Mr. Sargent to Mr. Frelinghuysen.
Berlin , November 13, 1882. (Received December 4.)
Sir: The spectacle of a nation reducing its national debt by one thousand million dollars in fourteen years, while reducing taxation as well, besides paying all current expenses and a prodigal pension list, is wonderful in European eyes, if not a cause of envy here to statesmen and people. A far different spectacle is presented in Europe, and there are groans from a variety of sources just now, when the annual exhibit of budgets and estimates calls attention to the enormous proportions of national debts, and to various deficits that will appear in the figures despite all official ingenuity. For the first time since the Franco-Prussian war there is a deficit in the Prussian budget that amounts to the serious sum of 30,000,000 marks. Most of the newspapers refrain from commenting upon this disagreeable showing, as if actuated by a wish that the world at large, and especially France, shall not understand that the nation is exceeding its income. This deficit is in the face of a taxation heavy in degree and searching in operation. The servant and capitalist alike, after their kind, contribute to the coffers of the state. The imperial budget comprises the expenditures of the imperial Government, foreign missions, the military and naval departments, the paying of interest upon the imperial debt, and its extinguishment. The income is derived from the stamp tax, customs duty, postal and telegraph departments, railroads, and a matricular contribution estimated according to the population of the several states. Prussia has taken charge of the military budget at the rate of $225 per man annually. Bavaria and Würtemberg, managing their own military affairs, do not contribute to the imperial debt, but make a much larger matricular contribution in proportion to the population than the other states. Bavaria, Würtemberg and Baden have a malt and liquor tax of their own, the proceeds or which do not flow into the imperial coffers, and are therefore excluded from a share in the imperial income. The whole amount of imperial and state debt is about $830,000,000.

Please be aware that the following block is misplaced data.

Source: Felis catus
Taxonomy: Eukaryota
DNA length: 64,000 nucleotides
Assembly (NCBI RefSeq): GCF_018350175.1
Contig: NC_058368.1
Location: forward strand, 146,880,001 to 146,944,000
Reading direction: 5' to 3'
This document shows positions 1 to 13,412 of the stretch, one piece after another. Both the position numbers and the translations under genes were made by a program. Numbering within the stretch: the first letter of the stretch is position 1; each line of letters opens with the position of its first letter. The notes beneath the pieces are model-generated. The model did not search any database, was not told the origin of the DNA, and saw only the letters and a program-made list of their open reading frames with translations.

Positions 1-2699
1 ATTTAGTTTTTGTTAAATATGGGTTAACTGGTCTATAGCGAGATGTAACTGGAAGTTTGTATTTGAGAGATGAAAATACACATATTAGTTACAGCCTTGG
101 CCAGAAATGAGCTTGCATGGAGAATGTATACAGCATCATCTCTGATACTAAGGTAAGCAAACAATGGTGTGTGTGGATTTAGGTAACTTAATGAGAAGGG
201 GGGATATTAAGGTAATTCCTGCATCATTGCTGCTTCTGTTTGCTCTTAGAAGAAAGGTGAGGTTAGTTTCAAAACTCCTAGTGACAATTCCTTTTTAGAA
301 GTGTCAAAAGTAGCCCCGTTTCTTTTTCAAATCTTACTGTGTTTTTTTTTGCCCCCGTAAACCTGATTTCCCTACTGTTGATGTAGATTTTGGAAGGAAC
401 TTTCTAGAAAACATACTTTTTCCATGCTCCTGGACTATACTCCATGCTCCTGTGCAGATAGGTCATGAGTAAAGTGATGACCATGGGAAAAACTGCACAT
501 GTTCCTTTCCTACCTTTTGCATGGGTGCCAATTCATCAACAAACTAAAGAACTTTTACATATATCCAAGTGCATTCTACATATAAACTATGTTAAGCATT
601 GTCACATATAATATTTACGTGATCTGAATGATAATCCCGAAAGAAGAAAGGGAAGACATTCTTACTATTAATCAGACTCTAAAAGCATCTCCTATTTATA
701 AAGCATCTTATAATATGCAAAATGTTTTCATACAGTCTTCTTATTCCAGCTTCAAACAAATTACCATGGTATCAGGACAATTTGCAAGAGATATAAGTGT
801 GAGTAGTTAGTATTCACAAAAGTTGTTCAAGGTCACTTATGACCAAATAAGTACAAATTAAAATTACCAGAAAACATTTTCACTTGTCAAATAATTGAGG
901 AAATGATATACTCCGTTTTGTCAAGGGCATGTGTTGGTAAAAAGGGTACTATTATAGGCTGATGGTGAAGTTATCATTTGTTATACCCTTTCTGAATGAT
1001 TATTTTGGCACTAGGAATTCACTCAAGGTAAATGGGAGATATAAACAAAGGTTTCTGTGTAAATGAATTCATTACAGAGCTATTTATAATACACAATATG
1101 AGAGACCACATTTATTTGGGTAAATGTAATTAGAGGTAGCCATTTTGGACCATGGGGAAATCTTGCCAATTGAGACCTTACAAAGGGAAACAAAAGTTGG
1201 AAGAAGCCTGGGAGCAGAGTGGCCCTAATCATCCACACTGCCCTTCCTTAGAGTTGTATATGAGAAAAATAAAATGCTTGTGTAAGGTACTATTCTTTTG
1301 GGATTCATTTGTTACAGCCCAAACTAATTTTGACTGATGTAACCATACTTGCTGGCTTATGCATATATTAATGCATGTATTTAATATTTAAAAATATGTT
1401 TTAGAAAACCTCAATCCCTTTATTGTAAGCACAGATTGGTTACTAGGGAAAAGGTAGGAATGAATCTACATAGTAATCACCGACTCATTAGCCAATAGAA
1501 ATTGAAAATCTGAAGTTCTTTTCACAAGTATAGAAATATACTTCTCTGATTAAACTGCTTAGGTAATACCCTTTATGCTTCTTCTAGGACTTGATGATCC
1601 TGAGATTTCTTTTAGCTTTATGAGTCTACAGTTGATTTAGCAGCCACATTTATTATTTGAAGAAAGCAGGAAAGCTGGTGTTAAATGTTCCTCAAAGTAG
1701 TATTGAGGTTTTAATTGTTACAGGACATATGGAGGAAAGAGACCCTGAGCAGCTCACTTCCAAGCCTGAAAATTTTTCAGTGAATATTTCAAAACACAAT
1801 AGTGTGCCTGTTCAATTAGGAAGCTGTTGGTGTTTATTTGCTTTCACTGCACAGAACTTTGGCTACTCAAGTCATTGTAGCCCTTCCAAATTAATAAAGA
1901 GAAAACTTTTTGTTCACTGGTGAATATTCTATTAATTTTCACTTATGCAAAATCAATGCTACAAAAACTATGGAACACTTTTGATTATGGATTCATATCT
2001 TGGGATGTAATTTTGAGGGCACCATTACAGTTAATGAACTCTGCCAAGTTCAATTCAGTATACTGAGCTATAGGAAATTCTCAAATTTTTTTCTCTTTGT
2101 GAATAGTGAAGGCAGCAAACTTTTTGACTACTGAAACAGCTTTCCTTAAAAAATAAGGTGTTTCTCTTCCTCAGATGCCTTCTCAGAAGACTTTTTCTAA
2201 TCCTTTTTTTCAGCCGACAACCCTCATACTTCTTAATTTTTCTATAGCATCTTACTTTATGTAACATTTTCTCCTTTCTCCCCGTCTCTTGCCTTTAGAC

The deficit to which I have referred was unquestionably foreseen, and the strenuous efforts to pass the tobacco monopoly bill at the last session of the Reichstag were exerted in the belief that that measure would prevent such a result. Alone among the newspapers I find that the Berliner Politische Nachrichten discusses this gap between the Prussian revenues and expenses, and I inclose its article with translation.
This subject of national debts is one that can hardly be ignored in Europe much longer. It has come to be a question of strength of the public back—what burden can be carried without breaking down the carrier. Wherever an observer looks, the prospect is not assuring. The Russian debt stood at $185,000,000 in 1842, and has grown in forty years to $2,765,000,000. It has increased during the last ten years by $1,205,000,000, and the average annual deficit in the Russian budget is $120,000,000. It is true a large part of the borrowed money has been expended in railways, but these have had a military rather than a commercial end; and as in Germany, where heavy outlays have been made [Page 312] by the Government for the same object, the railroads have not yielded the expected profit.